E ivironmefltal tharacteristiCS (continued)
natural sunlight, approximately 52% of the parent compound degraded with
a calculated half—life of 41 days. In the laboratory, in soil maintained
under aerobic conditions the half—life ranged from 65 days to 8 months, in
soil maintained under anaerobic conditions the half life was approximately
6 months. In colunr —leaching studies where fenvalerate was applied to
different soil types and then saturated with water, results indicated that
fenvalerate and aged degradation products were relatively in obile. Field
studies indicate that residues of fenvalerate remain in the 0—4 inch layer
with a half—life of 1—2 months. After 183 days, residues were at negligible
or undetectable levels. Confined and field rotational crop data show that
residues of fenvalerate are likely to occur in root crops at intervals
of less than nine months. Bioaccumulation factors of 400X were found in
edible portions of rainbow trout after exposure for 30 days. Depuration
was relatively slow with about 40—60% of the residual activity remaining
after 33 days and virtually all as intact parent compound. In catfish,
with a bioaccumulation factor of 62X the depuration was also slow with a
half—life of 46 days in whole fish.
Ecological Effects tharacteristics
— Avian acute oral LDSo (Mallard): CD 50 = 9,932 mg/kg.
— Avian dietary CC 50 (Bobwhite quail): CC 50 > 10,000 ppm.
— Avian dietary CC 50 (Mallard): CC 50 = 5,500 ppm.
— Fish acute 96—hour CC 50 (Bluegill sunfish): CC 50 = 0.42 ppb.
— Aquatic invertebrate acute 48—hour CC 50
(Pink shrimp)*: (96—hour) EC 50 = 1.4 ppb.

Iblerance Assessments
The maximum prem.issible intake (MPI) was calculated using the rat
no—observable effect level (NOEL) of 50 ppm, which was determined in a
subchronic (13—week) feeding study. The study was conducted with MO
70616 which containing 75% of the active isomer (A—alpha) instead of
the ) 43775 which contains 18% of its A—alpha isomer. This NOEL is
equivalent to 2.5 mg/kg/day. A safety factor of 100 results in a
calculated acceptable daily intake (ADI) of 0.025 mg/kg/day and an MPI
of 1.5 mg/kg/day for a 60 kg human.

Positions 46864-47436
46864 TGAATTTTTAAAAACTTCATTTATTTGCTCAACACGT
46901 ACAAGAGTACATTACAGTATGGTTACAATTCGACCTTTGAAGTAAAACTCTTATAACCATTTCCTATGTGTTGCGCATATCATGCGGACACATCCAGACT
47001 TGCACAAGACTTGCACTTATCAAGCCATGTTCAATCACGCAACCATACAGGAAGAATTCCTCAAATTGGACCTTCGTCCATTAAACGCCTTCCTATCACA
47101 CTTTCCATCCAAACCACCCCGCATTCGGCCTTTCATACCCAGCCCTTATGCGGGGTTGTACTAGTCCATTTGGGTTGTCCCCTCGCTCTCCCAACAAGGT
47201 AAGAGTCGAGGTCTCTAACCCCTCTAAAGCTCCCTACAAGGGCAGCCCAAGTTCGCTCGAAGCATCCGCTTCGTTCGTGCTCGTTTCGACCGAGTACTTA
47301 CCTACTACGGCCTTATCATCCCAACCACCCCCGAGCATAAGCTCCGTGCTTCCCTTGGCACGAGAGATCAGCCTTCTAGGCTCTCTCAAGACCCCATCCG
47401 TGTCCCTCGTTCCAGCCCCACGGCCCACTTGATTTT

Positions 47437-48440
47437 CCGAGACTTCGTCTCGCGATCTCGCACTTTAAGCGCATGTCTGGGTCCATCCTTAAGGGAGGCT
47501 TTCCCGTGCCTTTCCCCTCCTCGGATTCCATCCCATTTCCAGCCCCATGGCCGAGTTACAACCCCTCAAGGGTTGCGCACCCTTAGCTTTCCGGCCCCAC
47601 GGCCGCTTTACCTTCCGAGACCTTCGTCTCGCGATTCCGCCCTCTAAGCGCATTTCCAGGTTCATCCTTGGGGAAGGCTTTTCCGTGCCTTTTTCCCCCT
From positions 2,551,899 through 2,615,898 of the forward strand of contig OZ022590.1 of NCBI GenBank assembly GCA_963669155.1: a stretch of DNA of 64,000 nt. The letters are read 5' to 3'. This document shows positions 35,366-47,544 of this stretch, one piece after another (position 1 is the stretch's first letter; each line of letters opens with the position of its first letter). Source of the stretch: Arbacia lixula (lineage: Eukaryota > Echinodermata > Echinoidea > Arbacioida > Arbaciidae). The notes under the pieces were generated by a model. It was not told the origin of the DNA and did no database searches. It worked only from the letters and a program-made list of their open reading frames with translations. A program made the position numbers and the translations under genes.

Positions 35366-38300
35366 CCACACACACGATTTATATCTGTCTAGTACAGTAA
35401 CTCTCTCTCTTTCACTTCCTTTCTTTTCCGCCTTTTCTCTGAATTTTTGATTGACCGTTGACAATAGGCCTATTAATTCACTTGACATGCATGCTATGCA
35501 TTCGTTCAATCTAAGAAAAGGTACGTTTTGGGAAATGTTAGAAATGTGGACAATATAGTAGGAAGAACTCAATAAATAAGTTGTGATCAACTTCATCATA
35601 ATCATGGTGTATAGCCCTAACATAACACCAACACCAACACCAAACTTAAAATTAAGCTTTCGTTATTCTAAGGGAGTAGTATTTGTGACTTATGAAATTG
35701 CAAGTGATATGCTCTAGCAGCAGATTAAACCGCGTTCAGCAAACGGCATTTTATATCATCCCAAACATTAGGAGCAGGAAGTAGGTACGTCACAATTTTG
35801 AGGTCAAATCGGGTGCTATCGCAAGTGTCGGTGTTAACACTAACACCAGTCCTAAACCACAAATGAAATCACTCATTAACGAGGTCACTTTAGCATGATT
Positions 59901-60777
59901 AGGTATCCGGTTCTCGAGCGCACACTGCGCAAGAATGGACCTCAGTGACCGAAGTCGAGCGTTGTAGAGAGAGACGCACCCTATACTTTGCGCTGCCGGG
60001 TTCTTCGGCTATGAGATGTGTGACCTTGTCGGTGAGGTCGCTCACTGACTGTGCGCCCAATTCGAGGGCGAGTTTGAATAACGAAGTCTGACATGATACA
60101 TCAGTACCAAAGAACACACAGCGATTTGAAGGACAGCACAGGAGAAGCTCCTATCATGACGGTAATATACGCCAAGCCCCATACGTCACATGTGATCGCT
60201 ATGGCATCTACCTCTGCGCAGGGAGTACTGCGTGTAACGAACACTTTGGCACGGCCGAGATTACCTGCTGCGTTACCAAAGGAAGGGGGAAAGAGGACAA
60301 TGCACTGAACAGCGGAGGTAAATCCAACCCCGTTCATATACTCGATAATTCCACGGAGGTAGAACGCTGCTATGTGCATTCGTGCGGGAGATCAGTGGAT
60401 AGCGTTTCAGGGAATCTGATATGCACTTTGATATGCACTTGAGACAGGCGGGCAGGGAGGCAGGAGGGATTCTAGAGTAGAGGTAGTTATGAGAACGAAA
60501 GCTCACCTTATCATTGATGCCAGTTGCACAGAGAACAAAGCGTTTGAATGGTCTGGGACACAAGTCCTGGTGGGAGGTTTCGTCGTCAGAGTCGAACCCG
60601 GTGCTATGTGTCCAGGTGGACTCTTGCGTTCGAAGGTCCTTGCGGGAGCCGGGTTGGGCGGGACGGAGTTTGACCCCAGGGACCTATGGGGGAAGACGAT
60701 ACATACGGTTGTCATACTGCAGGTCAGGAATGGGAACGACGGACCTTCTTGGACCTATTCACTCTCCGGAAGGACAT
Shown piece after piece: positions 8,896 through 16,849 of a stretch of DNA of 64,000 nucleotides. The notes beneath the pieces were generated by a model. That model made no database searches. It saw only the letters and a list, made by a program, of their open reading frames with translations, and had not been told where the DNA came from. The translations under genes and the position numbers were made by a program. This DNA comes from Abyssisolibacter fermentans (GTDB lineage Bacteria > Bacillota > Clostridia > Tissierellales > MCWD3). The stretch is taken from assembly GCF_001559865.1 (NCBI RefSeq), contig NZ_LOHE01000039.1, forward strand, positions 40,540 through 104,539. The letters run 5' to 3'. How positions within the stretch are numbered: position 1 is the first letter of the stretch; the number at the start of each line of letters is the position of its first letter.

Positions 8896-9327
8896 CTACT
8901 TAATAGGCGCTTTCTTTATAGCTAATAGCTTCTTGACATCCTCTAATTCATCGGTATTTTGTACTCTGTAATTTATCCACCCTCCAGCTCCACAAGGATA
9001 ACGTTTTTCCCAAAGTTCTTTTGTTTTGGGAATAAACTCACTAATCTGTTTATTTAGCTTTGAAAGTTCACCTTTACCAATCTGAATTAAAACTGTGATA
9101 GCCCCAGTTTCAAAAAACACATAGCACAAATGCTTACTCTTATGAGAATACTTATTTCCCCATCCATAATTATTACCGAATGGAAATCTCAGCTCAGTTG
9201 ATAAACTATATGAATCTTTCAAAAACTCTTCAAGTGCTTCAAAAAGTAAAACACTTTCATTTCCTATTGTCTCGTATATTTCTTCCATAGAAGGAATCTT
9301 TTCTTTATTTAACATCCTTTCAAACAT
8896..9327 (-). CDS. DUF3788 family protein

No additional data are required to support the current crop tolerances
listed in 40 CFR 8180.379
Summary Science Statement
— Fenvalerate, a synthetic pyrethroid is toxic to wildlife and extremely
toxic to fish. It is. higly toxic to bees exposed to direct treatment
on blooming crops or weeds. Fenvalerate has low toxicity to mammals.
A 24—month feeding/oncogenic (rat) study demonstrated that fenvalerate
is not oncogenic. Mutagenicity data indicate that fenvalerate was
negative for all mutagenic tests conducted. Fenvalerate is inmDbilized
in soils. The aged degradation products of fenvalerate do not leach
significantly in a sandy loam soil column. It degrades in the soil
under field conditions. At this time, there are no concerns for ground-
water contamination.
4. Su’nmary of Major t ta Caps
— Freshwater invertebrate life—cycle test
— Estuarine invertebrate life—cycle test
— Simulated and/or actual field study

5. Surrunary of Tblerances Issued for Fenvalerate
Cbmmodity Parts per million
Almond hulls 15.0
Almonds 0.2
Apples 2.0
Artichokes 0.2
Beans, dried 0.25
Beans, snap 2.0
Broccoli 2.0
cabbage 10.0
cantaloupes 1.0
Carrots 0.5
Cattle, fat 1.5
Cattle, nbyp 1.5
Cattle, meat 1.5
Cauliflower 0.5
Collards 10.0
Corn, grain 0.002
Corn, fodder 50.0
Corn, forage 50.0
Corn, sweet, kernels & cobs 0.1
Cottonseed 0.2
Cucumbers 0.5
Eggplant 1.0
E iglish walnuts 0.2
Filberts 0.2
Goats, fat 1.5
Goats, rthyp 1.5
Goats, meat 1.5
Hogs, fat 1.5
Hogs, mbyp 1.5
Hogs, meat 1.5
Honeydew melons 1.0
Horses, fat 1.5
Horses, mbyp 1.5
Horses, meat 1.5
Milk 0.3
Milk, fat 7.0
Muskmelons 1.0
Peanuts 0.002
Peanut hulls 0.10
Pears 2.0
Peas 1.0
Peas, dried 0.25
Pecans 0.2
Peppers 1.0

5. Summary of Thierances Issued for Fenvalerate (continued)
Cbmmodity Parts per million
Potatoes 0.02
Pumpkins 1.0
Radish, roots 0.3
Radish, tops 8.0
Sheep, fat 1.5
Sheep, ntyp 1.5
Sheep, meat 1.5
Soybeans 0.05
Stone fruits 10.0
Sugarcane 2.0
Sun er squash 0.5
Sunflower seed 1.0
Tbmatoes 1.0
Watermelons 1.0
Winter squash 1.0
6. Cbntact Person at EPA
George T. LaRocca
Product Manager 15
Insecticide—Rodenticide Branch
Registration Division (TS—767C)
Office of Pesticide Programs
&ivironmental Protection Agency
401 M Street, S.W.
Washington, DC 20460
Off ice location and Telephone No.
— Room 204, Crystal Mall #2
— 1921 Jefferson Davis Highway
— Arlington, VA 22202
— (703) 557—2400